(And my Dad thought I was crazy!) This post is dedicated to Paul Bailley – we love and miss you Dad!
My parents started to build their house in 1951 – an era when coal furnaces were all the rage (was there another choice? Because I think I would be the one raging if I was forced out of bed on a cold night to fire up a coal stove!). Houses with coal furnaces almost always had little rooms in a corner of the basement to store said coal. In my parents’ house, it’s still referred to as the ‘coal cellar’ even though it’s been empty for at least 40 years. Looks something like this…
Anyway, about 10 years ago, my dad replaced the original door to the coal cellar, and because he rarely threw anything away (thank you dad!), propped the old door against the garage – the outside of the garage (again – thank you dad!) – where it sat for a year or so. The already yummy old door got even better lookin’.
For a while I had dreams of turning it into a table. Three moves and a couple of babies later – still no door-table. Finally the door made it’s way to our house, and for a brief moment (of crazy) I considered letting the kids use it for a club house.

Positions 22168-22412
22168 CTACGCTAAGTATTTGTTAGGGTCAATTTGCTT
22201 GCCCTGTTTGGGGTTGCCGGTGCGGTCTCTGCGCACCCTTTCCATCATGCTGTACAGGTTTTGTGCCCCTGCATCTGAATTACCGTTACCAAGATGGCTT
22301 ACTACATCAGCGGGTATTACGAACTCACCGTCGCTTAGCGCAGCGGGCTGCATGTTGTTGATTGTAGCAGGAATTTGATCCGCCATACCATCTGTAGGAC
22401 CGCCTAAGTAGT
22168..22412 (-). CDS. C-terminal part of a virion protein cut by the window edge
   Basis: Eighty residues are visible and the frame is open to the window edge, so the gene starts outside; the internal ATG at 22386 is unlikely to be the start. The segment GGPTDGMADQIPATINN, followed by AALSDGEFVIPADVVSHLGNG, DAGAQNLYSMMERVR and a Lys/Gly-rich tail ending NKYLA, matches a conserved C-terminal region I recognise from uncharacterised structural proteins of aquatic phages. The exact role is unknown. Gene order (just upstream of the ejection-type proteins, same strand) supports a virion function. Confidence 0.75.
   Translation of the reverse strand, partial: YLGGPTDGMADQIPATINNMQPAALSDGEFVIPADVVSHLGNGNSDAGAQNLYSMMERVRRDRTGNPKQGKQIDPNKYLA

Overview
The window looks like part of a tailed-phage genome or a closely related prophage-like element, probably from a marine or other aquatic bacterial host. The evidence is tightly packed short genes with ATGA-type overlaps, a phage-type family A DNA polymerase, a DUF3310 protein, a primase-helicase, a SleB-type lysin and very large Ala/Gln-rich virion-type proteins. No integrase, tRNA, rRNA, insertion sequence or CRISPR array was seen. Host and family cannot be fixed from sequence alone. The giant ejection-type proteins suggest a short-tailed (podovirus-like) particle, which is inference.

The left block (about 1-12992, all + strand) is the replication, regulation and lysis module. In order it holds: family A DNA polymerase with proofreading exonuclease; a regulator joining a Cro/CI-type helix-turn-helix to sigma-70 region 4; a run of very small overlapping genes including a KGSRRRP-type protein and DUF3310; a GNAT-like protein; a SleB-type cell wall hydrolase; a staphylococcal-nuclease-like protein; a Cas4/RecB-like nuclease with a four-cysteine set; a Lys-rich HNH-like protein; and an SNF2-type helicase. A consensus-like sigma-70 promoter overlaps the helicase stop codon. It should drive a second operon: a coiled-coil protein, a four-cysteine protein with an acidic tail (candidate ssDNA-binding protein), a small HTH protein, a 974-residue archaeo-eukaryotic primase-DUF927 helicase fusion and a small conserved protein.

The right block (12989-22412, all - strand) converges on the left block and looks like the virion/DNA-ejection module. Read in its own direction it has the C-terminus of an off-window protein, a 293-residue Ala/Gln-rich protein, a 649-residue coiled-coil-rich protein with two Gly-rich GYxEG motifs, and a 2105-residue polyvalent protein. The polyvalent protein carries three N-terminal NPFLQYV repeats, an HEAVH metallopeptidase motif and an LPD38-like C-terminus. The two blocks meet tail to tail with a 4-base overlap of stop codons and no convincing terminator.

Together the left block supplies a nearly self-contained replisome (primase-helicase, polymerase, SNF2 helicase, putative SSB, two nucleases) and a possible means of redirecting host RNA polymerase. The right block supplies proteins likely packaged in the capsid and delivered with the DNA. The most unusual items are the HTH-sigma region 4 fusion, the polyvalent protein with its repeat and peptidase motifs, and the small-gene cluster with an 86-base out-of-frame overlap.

Looong story short – one day it occurred to me that the door just needed to live in my house and not propped up on the side of my garage any longer. So I carried it inside, propped it up in the corner of the dining room, and it hasn’t moved since (in 6 years!). Here she is in all her glory…
It’s funny how a piece of old wood with chipped paint can provoke so many thoughts and emotions…
It makes me laugh when I think about how my dad couldn’t throw it (and so much other stuff!) away.
It makes me a little sad to know that the reason he couldn’t was because he didn’t have so much growing up, and learned not to waste anything.
It makes me wonder how the heck my mom survived that horrible furnace! (And the wringer washer that she insisted using- until the 80’s!!!)
It makes me proud that I have a piece of their history in my house.
And it made me fall completely and utterly in love with all things old, chipped, rusty and/or tattered.
Wouldn’t you love to know the history of some of these old doors???